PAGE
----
nor standeth in the way of sinners; all men are sinners through Adam's disobedience, and their own actual transgressions, and such were the elect of God, when Christ died for them; and indeed are so after conversion, for no man lives without sin. But here it intends notorious sinners, who are open, bold, and daring in iniquity; the word (p) signifies such, who in shooting miss the mark, and go aside from it, as such sinners do from the law of God; proceed from evil to evil, choose their own ways, and delight in their abominations. Now their "way" is not only their "opinion", as the Syriac version renders it, their corrupt sentiments, but their sinful course of life; which is a way of darkness, a crooked path, and a road that leads to destruction and death: and happy is the man that does "not stand" in this way, which denotes openness, impudence, and continuance; who, though he may fall into this way, does not abide in it; see Romans 6:1. The Pharisees in the time of Christ, though they were not openly and outwardly sinners, yet they were secretly and inwardly such, Matthew 23:28; and the way they stood in was that of justification by the works of the law, Romans 9:31, but happy is the man, as the Apostle Paul and others, who stands not in that way, but in the way Christ Jesus, and in the way of life and righteousness by him;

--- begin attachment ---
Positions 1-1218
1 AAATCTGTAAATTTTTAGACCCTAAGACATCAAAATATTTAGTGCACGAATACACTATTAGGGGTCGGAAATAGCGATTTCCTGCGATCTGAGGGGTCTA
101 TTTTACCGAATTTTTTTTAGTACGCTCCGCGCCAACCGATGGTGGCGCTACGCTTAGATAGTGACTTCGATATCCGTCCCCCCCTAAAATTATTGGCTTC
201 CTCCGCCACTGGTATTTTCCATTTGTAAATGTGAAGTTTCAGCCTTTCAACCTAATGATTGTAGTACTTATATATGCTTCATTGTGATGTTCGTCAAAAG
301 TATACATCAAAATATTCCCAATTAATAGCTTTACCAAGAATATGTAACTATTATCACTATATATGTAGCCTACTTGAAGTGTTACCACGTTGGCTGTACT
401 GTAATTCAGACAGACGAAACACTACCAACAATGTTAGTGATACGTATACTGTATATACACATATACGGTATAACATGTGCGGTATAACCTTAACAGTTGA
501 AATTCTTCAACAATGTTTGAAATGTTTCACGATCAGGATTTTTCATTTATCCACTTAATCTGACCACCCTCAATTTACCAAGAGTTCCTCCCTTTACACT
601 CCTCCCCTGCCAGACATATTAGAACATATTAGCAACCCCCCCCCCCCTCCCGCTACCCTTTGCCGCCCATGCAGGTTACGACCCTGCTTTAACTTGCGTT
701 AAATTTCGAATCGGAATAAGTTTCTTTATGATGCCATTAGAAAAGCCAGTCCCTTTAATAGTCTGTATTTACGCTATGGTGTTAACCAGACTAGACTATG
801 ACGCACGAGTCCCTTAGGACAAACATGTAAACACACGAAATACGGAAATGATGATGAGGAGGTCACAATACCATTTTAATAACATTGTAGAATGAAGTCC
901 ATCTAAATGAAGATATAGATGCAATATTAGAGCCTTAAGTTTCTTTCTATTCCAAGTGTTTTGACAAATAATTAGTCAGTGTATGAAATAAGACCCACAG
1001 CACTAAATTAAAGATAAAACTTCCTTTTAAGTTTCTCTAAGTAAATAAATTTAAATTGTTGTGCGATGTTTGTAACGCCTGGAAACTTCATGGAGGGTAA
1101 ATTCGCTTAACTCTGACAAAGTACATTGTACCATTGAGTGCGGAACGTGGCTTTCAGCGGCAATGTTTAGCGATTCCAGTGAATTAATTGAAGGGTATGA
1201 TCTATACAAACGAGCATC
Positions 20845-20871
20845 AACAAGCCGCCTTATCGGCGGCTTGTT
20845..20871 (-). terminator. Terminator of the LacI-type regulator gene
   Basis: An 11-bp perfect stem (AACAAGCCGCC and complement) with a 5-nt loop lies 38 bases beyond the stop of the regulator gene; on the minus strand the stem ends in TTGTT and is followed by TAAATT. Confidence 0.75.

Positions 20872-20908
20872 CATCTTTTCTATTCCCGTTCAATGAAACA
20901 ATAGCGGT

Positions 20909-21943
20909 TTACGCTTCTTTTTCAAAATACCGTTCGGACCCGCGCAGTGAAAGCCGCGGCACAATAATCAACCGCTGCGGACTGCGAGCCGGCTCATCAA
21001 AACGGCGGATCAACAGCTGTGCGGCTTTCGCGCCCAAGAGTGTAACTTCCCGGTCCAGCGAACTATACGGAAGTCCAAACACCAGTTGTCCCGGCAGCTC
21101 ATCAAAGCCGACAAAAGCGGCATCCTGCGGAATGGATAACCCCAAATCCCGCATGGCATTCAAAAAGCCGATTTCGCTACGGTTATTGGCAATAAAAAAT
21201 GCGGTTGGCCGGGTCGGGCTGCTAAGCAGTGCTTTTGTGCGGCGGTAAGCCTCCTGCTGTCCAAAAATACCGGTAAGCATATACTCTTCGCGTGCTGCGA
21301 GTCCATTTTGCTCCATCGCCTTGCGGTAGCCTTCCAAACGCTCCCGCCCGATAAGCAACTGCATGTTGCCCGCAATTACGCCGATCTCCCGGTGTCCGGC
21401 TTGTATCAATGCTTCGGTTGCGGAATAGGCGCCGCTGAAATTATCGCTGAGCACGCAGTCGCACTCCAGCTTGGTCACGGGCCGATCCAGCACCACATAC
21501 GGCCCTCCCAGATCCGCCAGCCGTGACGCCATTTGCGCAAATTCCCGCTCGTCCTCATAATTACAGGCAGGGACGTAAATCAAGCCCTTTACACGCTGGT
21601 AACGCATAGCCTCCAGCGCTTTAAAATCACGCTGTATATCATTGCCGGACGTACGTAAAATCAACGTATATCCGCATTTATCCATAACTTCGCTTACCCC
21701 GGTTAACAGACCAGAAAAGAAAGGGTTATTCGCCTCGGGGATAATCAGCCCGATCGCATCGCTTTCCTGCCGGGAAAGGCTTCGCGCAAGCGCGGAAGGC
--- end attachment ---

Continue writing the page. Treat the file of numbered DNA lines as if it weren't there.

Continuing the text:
nor sitteth in the seat of the scornful; by whom may be meant proud and haughty persons, in opposition to the humble and lowly, as in Proverbs 3:34; such who are proud of their natural abilities, knowledge, and wisdom, of their honours and riches, or of their own righteousness, and despise others; or such who are desperate in wickedness, of whom there is no hope; see Proverbs 9:7; and Deists and atheists, who scoff at divine revelation, and mock at a future state, at death, hell, and judgment, as in Isaiah 28:14. Now happy is the man that does not sit or keep company with such persons; who comes not into their secret and into their assembly; does not associate himself with them, nor approve of their dispositions, words, principles, and actions; see Psalm 26:4. Such were the Scribes and Pharisees in Christ's time; they derided him and his doctrines, scoffed at him when he hung upon the cross, and despised him and his apostles, and his Gospel; but there were some that did not join with them, to whom he, his ministers, and truths, were precious and in high esteem, and to whom he was the power and wisdom of God.